# A student discussion

Listen to two students comparing Mars and Earth to practise and improve your listening skills.

Do the preparation task first. Then listen to the audio and do the exercises.

### Transcript

Teacher: So you've got a few minutes to discuss with your partner.

Student 1: So, as far as I know, the main similarity between Mars and Earth is that they can both support human life.

Student 2: Yeah, but do we know that's actually true? I mean, Mars is much colder than Earth, isn't it? It says here it's about minus 55 degrees most of the time, whereas on Earth only places like Antarctica get that cold.

Student 1: True. Well then, I suppose you could say both planets are a similar distance from the Sun?

Student 2: No way! Mars is much further away! It says here it's about 228 million kilometres, while Earth is about 150 million.

Student 1: Yes, but in space that's not that far. Jupiter is, like, almost 780 million kilometres. That's why we use astronomical units when we talk about distances in space. Earth is 1 astronomical unit from the Sun and Mars is 1.3. The difference doesn't sound so big when you look at it that way.

Student 2: I see what you mean. Jupiter is 5.2 astronomical units so I guess you're right. What other similarities are there between the two planets?

Student 1: Let's see … not the colour, obviously!

Student 2: Yeah! Earth is called the blue planet and Mars is called the red planet for pretty obvious reasons!

Student 1: Their sizes are pretty different. Mars is about half the size of Earth.

Student 2: What about this? It looks like the days on both planets are almost the same length. Earth's day is 24 hours but Mars's is about half an hour longer.

Student 1: You're right. OK, any other things they both share?

Student 2: I suppose you could say they have water in common.

Student 1: Could you? How?

Student 2: Well, Earth is 70 per cent water and Mars probably had huge oceans in the past. It's just that most of the water there now is probably frozen.

Student 1: Ah, I see. I don't think we can say the air is the same, though. Most of Earth's air is nitrogen and oxygen, but Mars …?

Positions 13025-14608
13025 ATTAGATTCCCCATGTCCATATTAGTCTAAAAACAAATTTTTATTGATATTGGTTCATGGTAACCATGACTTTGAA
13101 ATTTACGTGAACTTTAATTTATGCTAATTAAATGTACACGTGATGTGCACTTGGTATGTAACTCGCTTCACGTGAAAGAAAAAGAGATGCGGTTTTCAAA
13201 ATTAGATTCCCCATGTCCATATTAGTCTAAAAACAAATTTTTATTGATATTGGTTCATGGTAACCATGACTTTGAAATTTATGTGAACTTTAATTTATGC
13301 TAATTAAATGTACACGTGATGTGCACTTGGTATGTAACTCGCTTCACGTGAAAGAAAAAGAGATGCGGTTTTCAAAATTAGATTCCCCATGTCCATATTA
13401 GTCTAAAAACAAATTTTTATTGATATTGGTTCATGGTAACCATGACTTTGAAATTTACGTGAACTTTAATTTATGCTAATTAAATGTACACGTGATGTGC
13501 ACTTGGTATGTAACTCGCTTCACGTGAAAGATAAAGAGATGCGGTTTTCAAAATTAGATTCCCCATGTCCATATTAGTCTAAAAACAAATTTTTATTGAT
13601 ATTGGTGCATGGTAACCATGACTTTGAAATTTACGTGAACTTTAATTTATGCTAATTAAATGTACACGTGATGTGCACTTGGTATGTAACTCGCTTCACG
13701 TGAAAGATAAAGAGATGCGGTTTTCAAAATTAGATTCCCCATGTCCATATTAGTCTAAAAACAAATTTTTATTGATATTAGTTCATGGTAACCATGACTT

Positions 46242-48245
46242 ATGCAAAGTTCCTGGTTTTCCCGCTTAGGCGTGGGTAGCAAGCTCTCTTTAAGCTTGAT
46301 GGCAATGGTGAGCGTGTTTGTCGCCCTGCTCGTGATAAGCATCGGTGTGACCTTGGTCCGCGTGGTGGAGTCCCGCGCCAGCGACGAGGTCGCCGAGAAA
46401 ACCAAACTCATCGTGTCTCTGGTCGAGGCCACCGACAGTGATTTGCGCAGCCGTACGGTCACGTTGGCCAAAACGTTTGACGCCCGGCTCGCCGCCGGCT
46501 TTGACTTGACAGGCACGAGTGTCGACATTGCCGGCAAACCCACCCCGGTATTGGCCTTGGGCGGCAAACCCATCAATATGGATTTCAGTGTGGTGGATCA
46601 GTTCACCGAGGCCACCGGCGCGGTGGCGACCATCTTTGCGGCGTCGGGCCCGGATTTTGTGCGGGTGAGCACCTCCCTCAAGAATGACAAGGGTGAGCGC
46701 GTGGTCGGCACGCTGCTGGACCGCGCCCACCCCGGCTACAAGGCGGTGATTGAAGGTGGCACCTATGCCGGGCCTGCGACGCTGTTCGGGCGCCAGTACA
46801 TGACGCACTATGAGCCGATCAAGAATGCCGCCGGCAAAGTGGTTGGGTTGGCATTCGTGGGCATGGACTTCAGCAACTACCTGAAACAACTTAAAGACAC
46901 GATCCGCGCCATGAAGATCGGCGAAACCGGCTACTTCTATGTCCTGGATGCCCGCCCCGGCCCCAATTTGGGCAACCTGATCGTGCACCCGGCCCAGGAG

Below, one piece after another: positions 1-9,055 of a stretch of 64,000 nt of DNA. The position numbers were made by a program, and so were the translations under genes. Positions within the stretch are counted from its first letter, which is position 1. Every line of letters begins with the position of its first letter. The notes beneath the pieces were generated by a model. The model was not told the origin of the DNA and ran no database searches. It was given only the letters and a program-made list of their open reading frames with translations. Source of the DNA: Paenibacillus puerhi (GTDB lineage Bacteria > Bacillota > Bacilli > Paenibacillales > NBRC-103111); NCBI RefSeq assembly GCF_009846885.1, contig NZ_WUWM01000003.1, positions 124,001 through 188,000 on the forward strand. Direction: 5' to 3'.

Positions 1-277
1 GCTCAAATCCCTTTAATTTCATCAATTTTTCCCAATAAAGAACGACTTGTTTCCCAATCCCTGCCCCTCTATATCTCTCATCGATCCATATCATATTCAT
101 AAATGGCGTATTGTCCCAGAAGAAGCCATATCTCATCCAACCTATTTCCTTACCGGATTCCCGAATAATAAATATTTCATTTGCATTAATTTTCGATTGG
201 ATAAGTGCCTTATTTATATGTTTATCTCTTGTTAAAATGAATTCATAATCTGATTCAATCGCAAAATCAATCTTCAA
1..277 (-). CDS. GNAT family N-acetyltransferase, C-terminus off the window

Student 2: Mars doesn't really have air, not compared with Earth. It's got about one per cent as much air as Earth.

Student 1: Right, and it's mostly carbon dioxide.

Student 2: Gravity is another difference. I didn't know this, but Mars has higher gravity than the Moon. But it's much less than on Earth, of course.

Student 1: Oh, yes. It says Mars has about 38 per cent of Earth's gravity.

Teacher: OK, let's see what you've found …

### Language level

Do you need to improve your English listening skills?
Join thousands of learners from around the world who are improving their English listening skills with our online courses.

Submitted by Sam Suki on Sun, 11/08/2024 - 17:37

Maybe, but that is a far away theory, 'cause in the actuality there's not enough evidence. I think the destiny of the humanity is to dead, just like the series "Love, Death & Robots".

Submitted by Abdelrahmannnnnnn on Sat, 03/08/2024 - 19:23

maybe it will happen if we could somehow overcome water , air and gravity obstacles

Submitted by Edwin_2024 on Thu, 18/07/2024 - 15:41

I think if some day humans can colonize Mars, the life will no be the same as an earth. Life is comfortable here, enjoy while as you can !!!

Submitted by Eash on Sun, 07/07/2024 - 17:54

Hello Eash,

If you right-click on the play icon (the triangle) you should be given the option to download the audio file.

Peter

The LearnEnglish Team

Submitted by ubaid332 on Wed, 29/05/2024 - 08:56

Do you think people will live on Mars one day?

I think not because there is no oxygen on Mars and also the cold is very high which is not suitable for people to live there. The earth has many facilities for human life like water, oxygen, and proper seasons which are important factors for human life.

Submitted by mai.gamal.elshamy on Thu, 16/05/2024 - 12:26